Two or three times a year we make the journey west from Grahamstown and into the Karoo – often staying somewhere around Compassberg which at 2504 metres is the highest peak in the Sneeuberg and Karoo. Kate has been working in the area for many years and I’ve gone along too. Sometimes that’s involved some academic work but more often I take my camera out and about. For me as a photographer the Karoo is really grainy: there’s gravel roads, flatlands, thorn scrub on rock outcrops, flat sedimentary ledges in front of rugged mountains, dolerite columns and twisting sandy rivers. All of this under a huge sky with dramatic light – especially when there’s rain (and snow) about.
This slideshow features some of my favourite themes, sunsets, storms and night skies.
Karoo Windpump, Beaufort West
Karoo Obelisk and Milky Way
Passing Storm, Beaufort West
After the Storm, Karoo National Park
Karoo Sunset, Compassberg
The road to Compassberg
There’s a picture of an iconic Karoo wind pump under a stormy sky. The Obelisk below the Milky Way is at Ganora Guest Farm (it marks the sharp turnoff to their self catering cottage). The Karoo Sunset was actually taken from Hogsback, which isn’t in the Karoo, but I was looking due west at the sun setting beyond range after range of Karoo hills. The two Passing Storm pictures were taken approaching (and from within) the Karoo National Park one dramatic afternoon. The last two pictures are of sunsets at Compassberg and the Sneeuberg north of Nieu Bethesda.
I’ve put The Karoo Windpump and The Road to Compassberg in my online store where you can also find plenty of other landscape pictures and my latest exhibition – Metamorphosis.
The past eight months of Kate’s cancer treatment have seen our lives turned upside-down. Seemingly by chance I started a photo project – Symmetry – and it’s proved to be a therapeutic space where I can turn away from day-to-day concerns and focus my creativity on beauty and harmony.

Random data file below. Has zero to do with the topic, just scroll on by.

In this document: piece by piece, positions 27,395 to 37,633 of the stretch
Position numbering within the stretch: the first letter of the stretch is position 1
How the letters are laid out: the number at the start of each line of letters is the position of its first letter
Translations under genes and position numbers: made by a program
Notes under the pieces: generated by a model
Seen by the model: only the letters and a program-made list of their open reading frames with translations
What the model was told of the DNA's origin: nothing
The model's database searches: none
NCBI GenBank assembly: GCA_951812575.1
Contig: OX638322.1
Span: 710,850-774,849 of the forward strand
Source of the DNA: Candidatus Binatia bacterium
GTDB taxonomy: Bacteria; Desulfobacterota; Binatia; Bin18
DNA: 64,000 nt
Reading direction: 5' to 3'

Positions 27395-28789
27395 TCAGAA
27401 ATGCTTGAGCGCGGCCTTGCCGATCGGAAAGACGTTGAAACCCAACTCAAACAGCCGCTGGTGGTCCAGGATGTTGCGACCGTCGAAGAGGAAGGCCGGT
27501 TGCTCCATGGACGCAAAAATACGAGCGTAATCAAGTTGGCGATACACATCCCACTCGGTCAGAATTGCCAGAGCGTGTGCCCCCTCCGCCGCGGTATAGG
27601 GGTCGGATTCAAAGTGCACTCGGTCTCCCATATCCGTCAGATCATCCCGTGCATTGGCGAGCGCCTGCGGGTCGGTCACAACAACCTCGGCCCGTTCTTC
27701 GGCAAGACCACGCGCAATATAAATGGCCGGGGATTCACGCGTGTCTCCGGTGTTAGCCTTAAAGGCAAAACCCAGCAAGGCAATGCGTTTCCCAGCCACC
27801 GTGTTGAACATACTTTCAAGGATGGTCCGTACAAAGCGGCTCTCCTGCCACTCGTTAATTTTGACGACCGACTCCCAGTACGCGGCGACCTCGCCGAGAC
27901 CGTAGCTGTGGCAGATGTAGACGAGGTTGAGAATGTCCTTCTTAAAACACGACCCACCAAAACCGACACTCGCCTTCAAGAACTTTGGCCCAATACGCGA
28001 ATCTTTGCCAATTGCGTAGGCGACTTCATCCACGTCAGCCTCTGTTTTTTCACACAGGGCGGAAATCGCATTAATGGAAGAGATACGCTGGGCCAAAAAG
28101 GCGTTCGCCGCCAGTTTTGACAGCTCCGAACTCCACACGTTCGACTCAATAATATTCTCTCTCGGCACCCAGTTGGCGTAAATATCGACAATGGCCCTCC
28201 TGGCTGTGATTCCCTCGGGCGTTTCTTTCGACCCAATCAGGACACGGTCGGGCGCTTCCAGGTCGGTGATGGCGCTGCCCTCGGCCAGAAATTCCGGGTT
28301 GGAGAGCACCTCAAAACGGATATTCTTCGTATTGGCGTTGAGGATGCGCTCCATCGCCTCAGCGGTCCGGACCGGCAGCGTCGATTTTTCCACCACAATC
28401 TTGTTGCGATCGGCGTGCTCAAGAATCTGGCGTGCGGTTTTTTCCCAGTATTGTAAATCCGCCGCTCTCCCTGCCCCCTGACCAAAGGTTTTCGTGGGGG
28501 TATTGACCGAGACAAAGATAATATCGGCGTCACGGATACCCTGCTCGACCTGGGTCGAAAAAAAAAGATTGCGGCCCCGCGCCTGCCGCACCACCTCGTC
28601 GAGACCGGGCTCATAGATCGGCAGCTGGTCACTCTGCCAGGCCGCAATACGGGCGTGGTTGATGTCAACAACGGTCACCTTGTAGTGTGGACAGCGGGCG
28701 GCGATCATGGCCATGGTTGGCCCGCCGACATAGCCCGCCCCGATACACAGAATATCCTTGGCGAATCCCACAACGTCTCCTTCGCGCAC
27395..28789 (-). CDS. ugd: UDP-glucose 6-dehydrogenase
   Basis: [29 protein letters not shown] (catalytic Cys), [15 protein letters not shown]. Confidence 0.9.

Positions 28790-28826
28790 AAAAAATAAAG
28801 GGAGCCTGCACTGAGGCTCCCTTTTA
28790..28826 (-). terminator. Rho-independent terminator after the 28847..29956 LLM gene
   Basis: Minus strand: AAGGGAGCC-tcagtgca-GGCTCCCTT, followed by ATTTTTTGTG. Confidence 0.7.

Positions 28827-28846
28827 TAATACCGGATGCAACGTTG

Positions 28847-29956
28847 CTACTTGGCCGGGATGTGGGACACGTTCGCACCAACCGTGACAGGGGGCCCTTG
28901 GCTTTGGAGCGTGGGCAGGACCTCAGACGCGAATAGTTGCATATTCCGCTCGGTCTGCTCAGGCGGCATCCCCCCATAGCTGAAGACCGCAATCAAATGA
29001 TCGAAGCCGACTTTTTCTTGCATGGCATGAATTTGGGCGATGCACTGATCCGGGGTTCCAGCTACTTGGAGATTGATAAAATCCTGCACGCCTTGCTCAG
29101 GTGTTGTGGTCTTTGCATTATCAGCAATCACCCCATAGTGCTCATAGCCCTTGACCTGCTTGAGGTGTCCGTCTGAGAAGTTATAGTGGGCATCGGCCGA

As I have been working I’ve shown a number of the photos to Kate, Helen and Jeannie and their responses have been very encouraging. When I was at Warton Farm in July my sister-in-law Jeannie caught sight of some of them on my iPad (which her grandchildren were playing with). She said I should think of an exhibition. I’ve toyed with the idea ever since but last week I changed my mind and postponed that thought. I had just sent 40 images to Sweden where my friend Janet Hall lives and this is what she said:
“I am gobsmacked by your pics……..truly I am. I was immediately thrown back into childhood and my love of and fascination for kaleidoscopes, I could peer endlessly down those tubes at the magical patterns that formed themselves. There is definitely a book there.”
Her last remark immediately struck a chord and so now I am busy finding out how Apple’s iStore and Amazon’s eBooks handle the distribution rights for electronic photo books. I’ll shortly be working with new software in order to get the right ePub file, text and layout to deal with. So from now on I’m going to be very happily engaged making an electronic photo book out of my images. I’ll be blogging some more about this I am sure.
The two pictures are ones that I have worked with as potential title pages.
These pictures were inspired by the Lux exhibition in the grounds of Cragside. It’s a celebration of light and innovation. I loved the sounds of the laurel tree growing (harmonica botanica) spilling around the formal gardens. The glass light vessel was also striking. Here’s some images produced using the filter presets in Snapseed: the light vessel, the wonderful owl carving that’s a permanent feature in the grounds and lastly some of the wonderful textures in the lush vegetation.